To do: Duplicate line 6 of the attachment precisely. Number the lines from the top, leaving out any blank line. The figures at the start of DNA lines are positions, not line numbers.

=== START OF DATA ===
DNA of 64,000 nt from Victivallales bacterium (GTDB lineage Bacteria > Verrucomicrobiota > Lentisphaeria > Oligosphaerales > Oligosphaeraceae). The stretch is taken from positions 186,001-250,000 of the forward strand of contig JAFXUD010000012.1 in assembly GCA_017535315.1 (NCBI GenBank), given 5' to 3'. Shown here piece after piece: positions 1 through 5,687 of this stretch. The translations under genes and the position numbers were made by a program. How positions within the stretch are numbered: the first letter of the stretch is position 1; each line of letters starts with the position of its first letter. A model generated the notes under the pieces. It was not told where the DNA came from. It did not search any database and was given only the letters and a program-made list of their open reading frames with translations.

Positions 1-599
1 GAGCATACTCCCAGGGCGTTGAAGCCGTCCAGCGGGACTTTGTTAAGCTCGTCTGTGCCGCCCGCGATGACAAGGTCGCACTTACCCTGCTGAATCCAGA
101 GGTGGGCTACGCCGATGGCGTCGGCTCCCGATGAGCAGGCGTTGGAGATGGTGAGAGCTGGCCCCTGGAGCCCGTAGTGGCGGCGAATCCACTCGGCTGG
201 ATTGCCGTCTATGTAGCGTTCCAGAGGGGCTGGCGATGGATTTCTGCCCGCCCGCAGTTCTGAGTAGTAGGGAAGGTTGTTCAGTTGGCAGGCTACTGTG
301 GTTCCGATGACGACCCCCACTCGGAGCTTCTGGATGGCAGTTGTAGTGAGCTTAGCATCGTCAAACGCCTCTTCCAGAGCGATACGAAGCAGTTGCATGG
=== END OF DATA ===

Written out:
301 GTTCCGATGACGACCCCCACTCGGAGCTTCTGGATGGCAGTTGTAGTGAGCTTAGCATCGTCAAACGCCTCTTCCAGAGCGATACGAAGCAGTTGCATGG